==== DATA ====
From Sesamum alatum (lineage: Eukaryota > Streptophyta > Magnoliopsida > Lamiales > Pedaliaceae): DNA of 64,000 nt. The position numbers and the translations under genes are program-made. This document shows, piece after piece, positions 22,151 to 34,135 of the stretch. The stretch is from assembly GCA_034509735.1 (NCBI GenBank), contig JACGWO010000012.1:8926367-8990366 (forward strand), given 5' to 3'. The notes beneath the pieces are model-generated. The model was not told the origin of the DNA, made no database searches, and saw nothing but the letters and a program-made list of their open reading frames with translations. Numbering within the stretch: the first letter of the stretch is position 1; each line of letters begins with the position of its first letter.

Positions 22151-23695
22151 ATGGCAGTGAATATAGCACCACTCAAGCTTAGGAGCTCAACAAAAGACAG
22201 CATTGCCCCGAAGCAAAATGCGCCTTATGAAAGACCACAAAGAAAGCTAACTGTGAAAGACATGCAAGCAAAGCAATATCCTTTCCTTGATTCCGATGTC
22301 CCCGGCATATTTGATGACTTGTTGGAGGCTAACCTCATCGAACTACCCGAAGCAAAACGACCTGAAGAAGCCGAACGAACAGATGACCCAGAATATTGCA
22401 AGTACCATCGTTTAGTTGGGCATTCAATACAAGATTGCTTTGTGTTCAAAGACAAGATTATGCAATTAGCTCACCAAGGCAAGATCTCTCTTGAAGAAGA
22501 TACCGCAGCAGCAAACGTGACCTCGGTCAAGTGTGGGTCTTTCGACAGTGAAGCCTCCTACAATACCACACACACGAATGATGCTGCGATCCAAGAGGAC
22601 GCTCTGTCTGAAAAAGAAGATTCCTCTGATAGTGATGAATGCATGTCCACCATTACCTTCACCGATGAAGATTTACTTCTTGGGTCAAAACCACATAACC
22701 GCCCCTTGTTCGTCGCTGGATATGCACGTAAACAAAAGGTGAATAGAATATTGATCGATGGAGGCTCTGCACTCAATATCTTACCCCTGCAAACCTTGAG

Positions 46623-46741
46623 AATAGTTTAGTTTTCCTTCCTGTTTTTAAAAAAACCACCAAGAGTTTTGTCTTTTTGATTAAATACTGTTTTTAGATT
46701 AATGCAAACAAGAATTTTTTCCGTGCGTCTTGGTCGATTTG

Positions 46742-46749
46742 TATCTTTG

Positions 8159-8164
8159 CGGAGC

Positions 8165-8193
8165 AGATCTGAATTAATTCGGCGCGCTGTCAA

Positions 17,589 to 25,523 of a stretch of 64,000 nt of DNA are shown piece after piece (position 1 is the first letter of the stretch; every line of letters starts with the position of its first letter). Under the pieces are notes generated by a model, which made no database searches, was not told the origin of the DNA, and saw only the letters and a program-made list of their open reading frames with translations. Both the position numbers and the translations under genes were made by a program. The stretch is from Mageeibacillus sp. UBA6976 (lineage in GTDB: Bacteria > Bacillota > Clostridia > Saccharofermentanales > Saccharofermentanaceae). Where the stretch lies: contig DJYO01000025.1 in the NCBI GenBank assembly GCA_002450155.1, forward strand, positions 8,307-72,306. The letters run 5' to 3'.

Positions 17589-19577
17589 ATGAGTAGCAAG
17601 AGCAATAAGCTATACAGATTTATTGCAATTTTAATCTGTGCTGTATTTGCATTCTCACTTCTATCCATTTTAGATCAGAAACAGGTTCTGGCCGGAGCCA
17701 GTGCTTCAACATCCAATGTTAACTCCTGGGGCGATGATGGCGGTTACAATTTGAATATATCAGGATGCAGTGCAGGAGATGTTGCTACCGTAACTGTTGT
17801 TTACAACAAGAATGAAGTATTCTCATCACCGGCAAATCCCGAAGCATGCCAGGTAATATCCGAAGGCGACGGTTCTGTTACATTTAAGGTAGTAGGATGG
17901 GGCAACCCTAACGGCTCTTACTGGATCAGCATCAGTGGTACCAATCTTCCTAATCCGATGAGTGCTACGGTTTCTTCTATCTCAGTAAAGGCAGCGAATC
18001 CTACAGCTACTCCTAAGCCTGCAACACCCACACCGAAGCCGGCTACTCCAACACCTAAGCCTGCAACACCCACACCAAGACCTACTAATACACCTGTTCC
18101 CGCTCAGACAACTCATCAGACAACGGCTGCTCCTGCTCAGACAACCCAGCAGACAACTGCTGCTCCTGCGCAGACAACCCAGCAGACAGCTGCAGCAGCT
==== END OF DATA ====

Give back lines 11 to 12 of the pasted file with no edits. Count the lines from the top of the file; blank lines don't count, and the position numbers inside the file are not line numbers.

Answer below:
46623 AATAGTTTAGTTTTCCTTCCTGTTTTTAAAAAAACCACCAAGAGTTTTGTCTTTTTGATTAAATACTGTTTTTAGATT
46701 AATGCAAACAAGAATTTTTTCCGTGCGTCTTGGTCGATTTG